Conference Program "Cultural Identities in a Global World: Reframing Cultural Hybridity", June 23-24-25, 2021, Online

Laura Popa's picture
Type: 
Conference
Date: 
June 23, 2021 to June 25, 2021
Location: 
Germany
Subject Fields: 
Colonial and Post-Colonial History / Studies, Cultural History / Studies, Digital Humanities, Nationalism History / Studies, Women's & Gender History / Studies

The international, interdisciplinary laboratory conference “Cultural Identities in a Global World: Reframing Cultural Hybridity” will take place online on June 23-24-25, 2021 at the International Graduate Centre for the Study of Culture in Giessen, Germany. The deadline for registration is June 16, 2021.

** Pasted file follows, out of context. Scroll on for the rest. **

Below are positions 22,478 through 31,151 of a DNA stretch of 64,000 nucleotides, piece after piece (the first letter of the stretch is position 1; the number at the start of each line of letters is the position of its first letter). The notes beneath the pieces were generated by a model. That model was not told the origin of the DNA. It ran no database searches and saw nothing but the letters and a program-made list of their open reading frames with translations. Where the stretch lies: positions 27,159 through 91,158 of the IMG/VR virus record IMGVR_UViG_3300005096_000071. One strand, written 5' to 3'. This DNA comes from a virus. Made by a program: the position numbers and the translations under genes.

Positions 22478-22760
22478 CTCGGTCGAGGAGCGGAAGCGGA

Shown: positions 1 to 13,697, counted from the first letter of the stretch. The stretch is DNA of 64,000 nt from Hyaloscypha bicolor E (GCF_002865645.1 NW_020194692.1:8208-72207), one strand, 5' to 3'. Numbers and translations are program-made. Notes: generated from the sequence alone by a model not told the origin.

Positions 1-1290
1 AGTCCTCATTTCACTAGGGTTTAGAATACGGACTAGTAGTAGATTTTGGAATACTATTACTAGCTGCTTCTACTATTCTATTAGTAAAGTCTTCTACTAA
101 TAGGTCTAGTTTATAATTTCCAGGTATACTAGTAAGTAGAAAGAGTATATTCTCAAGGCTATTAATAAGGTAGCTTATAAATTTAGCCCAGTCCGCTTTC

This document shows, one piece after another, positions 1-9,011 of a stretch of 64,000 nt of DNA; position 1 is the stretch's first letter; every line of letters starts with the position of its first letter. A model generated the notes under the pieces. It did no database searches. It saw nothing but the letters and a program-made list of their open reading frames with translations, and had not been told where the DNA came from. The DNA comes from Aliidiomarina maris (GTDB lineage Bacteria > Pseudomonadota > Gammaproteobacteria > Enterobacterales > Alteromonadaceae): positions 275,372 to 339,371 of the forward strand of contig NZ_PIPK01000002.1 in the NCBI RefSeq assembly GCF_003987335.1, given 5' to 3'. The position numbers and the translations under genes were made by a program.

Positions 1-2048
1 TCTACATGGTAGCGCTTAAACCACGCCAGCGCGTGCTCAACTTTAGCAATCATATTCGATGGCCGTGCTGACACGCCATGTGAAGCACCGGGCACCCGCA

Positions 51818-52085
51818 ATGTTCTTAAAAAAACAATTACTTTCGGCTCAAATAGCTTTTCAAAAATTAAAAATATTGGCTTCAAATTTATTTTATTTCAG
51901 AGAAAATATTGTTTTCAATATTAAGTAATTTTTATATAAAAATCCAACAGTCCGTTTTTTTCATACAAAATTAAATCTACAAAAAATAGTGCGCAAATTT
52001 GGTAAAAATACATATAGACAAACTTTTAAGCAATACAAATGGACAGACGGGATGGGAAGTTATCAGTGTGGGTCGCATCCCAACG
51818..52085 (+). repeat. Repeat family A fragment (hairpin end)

The 21st Century is a time of cultural and social acceleration (Rosa, 2013), which continuously shapes physical limits by updating socio-cultural dynamics in the hybrid form of overlapping, blending and mixing of cultural identities. The novel COVID-19 pandemic highlights this global dimension by provoking an even faster digitalization of all spheres of life and forming new cultural hierarchies through disparities in technological development and economic resources. Is this crisis one of the examples that show how cultural hybridity can be reconceptualised in theoretical discourses and social practice? In this laboratory-conference, we look for a more concrete, differentiated and nuanced understanding of cultural hybridity, stressing the need for a critique of the concept and its harmonious connotations. We aim to explore new ways to overcome the essentialization and commodification of cultural hybridity that has been taking place in the last decades in the global world. In this way, we encourage new meanings, action-oriented concepts in a broader discussion about localization, translation and digitalization of cultural identities in our interconnected global world. From the local to the global, cultural hybridity nowadays travels across the individual, political, religious, biological, cultural and virtual spaces in the historical contexts of nation-state, transnationalism and globalisation. Hence, hybridity can entangle new meanings and action-oriented concepts. This conference aims to reframe the discourse on hybridity by exploring this cultural artefact in theory and social practice and as a still useful analytical tool in the study of culture.